Chinese Communist Party

founding and sole ruling party of the People's Republic of China

The Chinese Communist Party (CCP), officially the Communist Party of China (CPC), is the founding and sole ruling party of the People's Republic of China (PRC). Its current General-Secretary is Xi Jinping. The CCP was founded in 1921 by Chen Duxiu and Li Dazaho. Mao Zedong was a founding member of the party and rose through its ranks to become its leader and chairman in 1943. The CCP under his leadership emerged victorious in the Chinese Civil War against the Kuomintang, and in 1949 Mao proclaimed the establishment of the People's Republic of China. Since then, the CCP has governed China as the leader of the United Front coalition with eight other parties, and has sole control over the People's Liberation Army (PLA). Each successive leader of the CCP has added their own theories to the party's constitution, which outlines the ideological beliefs of the party, collectively referred to as socialism with Chinese characteristics. As of 2021, the CCP has more than 95 million members, making it the second largest political party by party membership in the world after the Bharatiya Janata Party based in India.

When this characteristic is brought into the Party, it develops into ultra-democratic ideas politically and organizationally. These ideas are utterly incompatible with the fighting tasks of the proletariat. ~ Mao Zedong

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  • In the sphere of theory, destroy the roots of ultra-democracy. First, it should be pointed out that the danger of ultrademocracy lies in the fact that it damages or even completely wrecks the Party organization and weakens or even completely undermines the Party's fighting capacity, rendering the Party incapable of fulfilling its fighting tasks and thereby causing the defeat of the revolution. Next, it should be pointed out that the source of ultra-democracy consists in the petty bourgeoisie's individualistic aversion to discipline. When this characteristic is brought into the Party, it develops into ultra-democratic ideas politically and organizationally. These ideas are utterly incompatible with the fighting tasks of the proletariat.
  • Beginning in the late 1970s, China overcame centuries of stagnation precisely because Mao’s successors understood that they had to decentralise the People’s Republic, giving economic if not political power to the people. If western commentators are right, Xi Jinping wants to go in the opposite direction. If the Chinese are lucky, he will turn out to be an enlightened absolutist, like Singapore’s Lee Kuan Yew. If they are unlucky, he will be just another emperor who fondly dreamt of controlling a fifth of humanity.
  • To counter threats to its control, the CCP has sought to further embed itself across layers of Chinese society and the economy.
  • Authoritarian regimes also find a judicious use of the past a useful means of social control. In the 1990s, when the Chinese Communist Party grew concerned about the waning of communist ideology and the demands for greater democracy, which had led to the demonstrations in Tiananmen Square in 1989, they called in Chinese history In 1994, a member of the Politburo, the central body of the Party, attended a memorial for the Yellow Emperor, a probably mythical figure from five thousand years ago who was said to be the father of all ethnic Chinese. It looked suspiciously like ancestor worship, one of the many traditional practices the Communists had condemned. The following year the authorities allowed a major conference on Confucius. Twenty years earlier under the approving eyes of Mao, Red Guards had burned the great Confucian classics and done their best to destroy the sages tomb. The Party also sponsored a major campaign for Patriotic Education, which emphasized, as the official directive put it, “the Chinese peoples patriotism and brave patriotic deeds.” The Great Wall, which had in previous decades been condemned for its cost in ordinary Chinese lives, now became the symbol of the Chinese will to survive and triumph. Very little was said about the joys of socialism, but Chinas past achievements were neatly linked to Communist Party rule: “Patriotism is a historical concept, which has different specific connotations in different stages and periods of social development. In contemporary China, patriotism is in essence identical to socialism.” In other words, being loyal to China means being loyal to the Party. Chinese history was presented as the story of the centuries-old struggle of the Chinese people to unite and to progress in the face of determined interference and oppression from outside. Chinas failure to get the 2000 Olympic games, the Opium Wars of the early nineteenth century, foreigners condemning the brutal crackdown in Tiananmen Square, and the Japanese invasion in the twentieth century were all wrapped up into one uninterrupted imperialist design to destroy the Chinese nation.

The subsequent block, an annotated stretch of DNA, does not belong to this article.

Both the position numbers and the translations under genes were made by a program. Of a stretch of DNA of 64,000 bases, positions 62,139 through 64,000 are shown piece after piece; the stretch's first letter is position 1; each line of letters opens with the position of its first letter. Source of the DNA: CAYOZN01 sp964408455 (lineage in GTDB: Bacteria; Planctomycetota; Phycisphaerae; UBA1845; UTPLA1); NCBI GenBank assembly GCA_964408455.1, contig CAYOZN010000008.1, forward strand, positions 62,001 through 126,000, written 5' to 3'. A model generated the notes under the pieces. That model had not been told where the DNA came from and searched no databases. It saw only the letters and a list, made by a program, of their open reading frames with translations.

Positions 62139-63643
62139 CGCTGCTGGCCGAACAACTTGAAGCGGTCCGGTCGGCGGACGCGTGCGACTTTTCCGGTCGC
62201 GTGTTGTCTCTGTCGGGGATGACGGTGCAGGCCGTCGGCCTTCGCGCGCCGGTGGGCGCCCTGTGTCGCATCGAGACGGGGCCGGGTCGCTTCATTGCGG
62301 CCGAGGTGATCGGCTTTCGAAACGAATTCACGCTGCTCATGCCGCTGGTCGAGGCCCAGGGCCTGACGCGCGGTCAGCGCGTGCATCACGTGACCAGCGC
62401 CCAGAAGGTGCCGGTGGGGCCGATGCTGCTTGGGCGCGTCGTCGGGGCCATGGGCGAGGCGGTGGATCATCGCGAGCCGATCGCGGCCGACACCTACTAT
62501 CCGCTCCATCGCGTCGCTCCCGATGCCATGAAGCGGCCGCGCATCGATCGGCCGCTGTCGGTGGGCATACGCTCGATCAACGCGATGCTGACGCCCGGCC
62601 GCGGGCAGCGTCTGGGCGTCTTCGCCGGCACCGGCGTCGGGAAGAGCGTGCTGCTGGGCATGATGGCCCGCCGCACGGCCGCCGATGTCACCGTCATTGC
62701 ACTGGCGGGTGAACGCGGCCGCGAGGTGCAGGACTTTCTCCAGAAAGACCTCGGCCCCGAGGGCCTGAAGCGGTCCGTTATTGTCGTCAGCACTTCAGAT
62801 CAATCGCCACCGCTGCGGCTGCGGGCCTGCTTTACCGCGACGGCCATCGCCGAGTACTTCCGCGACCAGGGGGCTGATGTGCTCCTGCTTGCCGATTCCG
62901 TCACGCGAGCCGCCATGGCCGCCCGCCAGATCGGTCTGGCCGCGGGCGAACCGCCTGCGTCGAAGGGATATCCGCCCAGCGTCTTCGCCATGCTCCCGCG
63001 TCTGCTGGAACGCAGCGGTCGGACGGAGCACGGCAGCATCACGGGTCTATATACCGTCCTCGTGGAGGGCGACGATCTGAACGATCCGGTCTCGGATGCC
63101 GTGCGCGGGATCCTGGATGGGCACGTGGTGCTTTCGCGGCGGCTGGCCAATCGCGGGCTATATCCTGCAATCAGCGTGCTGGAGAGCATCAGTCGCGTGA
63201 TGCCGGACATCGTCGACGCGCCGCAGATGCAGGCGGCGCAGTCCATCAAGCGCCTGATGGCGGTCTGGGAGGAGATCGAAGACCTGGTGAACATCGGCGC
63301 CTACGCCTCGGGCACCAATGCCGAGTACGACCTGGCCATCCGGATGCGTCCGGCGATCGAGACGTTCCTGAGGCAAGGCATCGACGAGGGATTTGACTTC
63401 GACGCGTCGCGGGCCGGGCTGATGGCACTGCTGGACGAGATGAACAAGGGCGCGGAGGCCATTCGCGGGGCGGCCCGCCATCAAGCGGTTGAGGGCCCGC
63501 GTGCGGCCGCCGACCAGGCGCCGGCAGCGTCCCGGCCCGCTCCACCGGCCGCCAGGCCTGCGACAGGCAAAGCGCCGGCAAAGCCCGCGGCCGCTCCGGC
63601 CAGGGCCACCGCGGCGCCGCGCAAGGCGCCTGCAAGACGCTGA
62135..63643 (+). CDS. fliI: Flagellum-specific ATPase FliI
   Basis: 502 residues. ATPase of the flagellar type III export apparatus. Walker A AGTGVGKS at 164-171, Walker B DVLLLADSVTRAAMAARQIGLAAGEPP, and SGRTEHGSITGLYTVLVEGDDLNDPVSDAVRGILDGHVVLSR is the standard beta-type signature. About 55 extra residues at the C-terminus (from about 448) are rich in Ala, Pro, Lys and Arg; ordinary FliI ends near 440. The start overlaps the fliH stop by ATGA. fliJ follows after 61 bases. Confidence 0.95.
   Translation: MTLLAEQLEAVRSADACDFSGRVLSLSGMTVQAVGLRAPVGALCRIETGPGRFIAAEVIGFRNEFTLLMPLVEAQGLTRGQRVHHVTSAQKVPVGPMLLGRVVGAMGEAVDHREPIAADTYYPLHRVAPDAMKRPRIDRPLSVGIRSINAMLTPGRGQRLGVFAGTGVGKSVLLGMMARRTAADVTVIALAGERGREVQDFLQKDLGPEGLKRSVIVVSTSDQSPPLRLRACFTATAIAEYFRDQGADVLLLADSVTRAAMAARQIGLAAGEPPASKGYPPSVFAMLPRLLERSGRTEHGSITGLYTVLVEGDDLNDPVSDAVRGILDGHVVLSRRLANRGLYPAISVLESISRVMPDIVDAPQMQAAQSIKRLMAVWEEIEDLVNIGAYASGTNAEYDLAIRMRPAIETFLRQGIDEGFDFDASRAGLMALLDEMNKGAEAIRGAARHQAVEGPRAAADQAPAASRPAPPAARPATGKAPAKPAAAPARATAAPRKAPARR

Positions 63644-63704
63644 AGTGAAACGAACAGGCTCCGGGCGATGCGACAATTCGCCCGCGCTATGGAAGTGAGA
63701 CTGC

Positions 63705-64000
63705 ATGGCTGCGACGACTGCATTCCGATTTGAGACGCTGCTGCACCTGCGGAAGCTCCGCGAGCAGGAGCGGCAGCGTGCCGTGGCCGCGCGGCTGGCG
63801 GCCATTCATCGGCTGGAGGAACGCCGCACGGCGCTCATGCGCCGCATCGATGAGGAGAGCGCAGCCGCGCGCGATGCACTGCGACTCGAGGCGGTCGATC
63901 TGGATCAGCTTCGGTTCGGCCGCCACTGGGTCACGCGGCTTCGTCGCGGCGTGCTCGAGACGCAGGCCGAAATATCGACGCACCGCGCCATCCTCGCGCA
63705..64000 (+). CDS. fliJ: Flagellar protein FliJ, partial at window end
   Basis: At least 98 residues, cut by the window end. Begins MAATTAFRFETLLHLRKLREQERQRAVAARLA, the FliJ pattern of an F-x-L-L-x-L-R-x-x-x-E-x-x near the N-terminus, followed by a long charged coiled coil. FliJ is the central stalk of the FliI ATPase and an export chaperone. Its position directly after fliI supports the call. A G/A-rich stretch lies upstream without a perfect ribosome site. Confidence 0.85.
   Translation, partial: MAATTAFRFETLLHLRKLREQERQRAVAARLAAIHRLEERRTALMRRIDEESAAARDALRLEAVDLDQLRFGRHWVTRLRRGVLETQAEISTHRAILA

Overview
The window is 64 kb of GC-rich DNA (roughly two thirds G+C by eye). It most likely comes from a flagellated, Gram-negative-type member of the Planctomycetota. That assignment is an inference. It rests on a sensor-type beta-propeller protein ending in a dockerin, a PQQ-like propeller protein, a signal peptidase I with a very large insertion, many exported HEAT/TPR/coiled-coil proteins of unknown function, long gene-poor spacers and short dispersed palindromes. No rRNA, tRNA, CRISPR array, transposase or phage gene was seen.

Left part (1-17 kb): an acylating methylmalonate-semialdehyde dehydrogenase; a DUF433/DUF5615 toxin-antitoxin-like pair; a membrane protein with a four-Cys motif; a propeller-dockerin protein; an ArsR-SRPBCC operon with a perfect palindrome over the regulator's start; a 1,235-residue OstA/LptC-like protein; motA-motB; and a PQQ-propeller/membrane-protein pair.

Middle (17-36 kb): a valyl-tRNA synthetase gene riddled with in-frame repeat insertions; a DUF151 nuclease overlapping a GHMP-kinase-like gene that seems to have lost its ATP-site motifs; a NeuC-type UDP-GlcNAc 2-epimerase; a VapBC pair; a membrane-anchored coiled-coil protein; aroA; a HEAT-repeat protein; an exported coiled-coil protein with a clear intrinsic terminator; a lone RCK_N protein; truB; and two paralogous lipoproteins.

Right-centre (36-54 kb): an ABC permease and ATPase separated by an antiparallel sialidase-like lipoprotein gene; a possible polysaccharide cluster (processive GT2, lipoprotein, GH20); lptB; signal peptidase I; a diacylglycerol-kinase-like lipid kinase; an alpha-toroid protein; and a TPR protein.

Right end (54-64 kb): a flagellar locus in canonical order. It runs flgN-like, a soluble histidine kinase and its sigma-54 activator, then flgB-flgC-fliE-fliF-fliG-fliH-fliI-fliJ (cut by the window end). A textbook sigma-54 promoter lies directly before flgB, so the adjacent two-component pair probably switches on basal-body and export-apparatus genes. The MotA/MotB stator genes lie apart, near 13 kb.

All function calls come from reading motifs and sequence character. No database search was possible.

• The CCP’s presence on overseas campuses subverts academic freedom, while undermining the integrity and security of the international research enterprise by enticing foreign researchers to engage in deceptive and illegal activities for the PRC’s economic, scientific, and military gains.
  • The Party is always there, but you can’t always see it. And yet, citizens always know that there is a limit to what they can do that is bound by whatever the Party is deciding at a particular time. It is obviously the core institution in China at a political level. Even though there are a number of other political parties, they’re irrelevant in any genuine sense. So if you want to understand China, you need to understand the Party and its relationships with different aspects of society and the system.
  • Yet China remained a one-party dictatorship and its labour camps – the infamous laogai – continued to hold between four and six million inmates in shocking conditions. Mao’s gigantic image was still displayed in Tiananmen Square. There was no true pluralism of intellectual and political discourse at the highest official levels. Interest groups of employers were not allowed to function. Trade unions were emasculated. The importance of military power went on being promoted. Tibet languished under China’s despotism and its levels of literacy and material provision remained low; and the construction of a railway across its territory, much vaunted in Beijing as showing its wish to share the benefits of modernisation, was seen by Tibetans as a means of reinforcing central control. Great regions such as Xinjiang in the north-west of the People’s Republic were held in a suffocating grip. There the Chinese authorities feared that Islam and Uigur nationalism might breed a separatist movement. Freedom of religious expression was only patchily respected across China. Falun Gong, an indigenous faith of massive popularity, was systematically persecuted. Communist doctrines remained an obligatory ingredient in the school curriculum and a qualification for a serious public career. Marxism-Leninism was otherwise honoured only in the breach.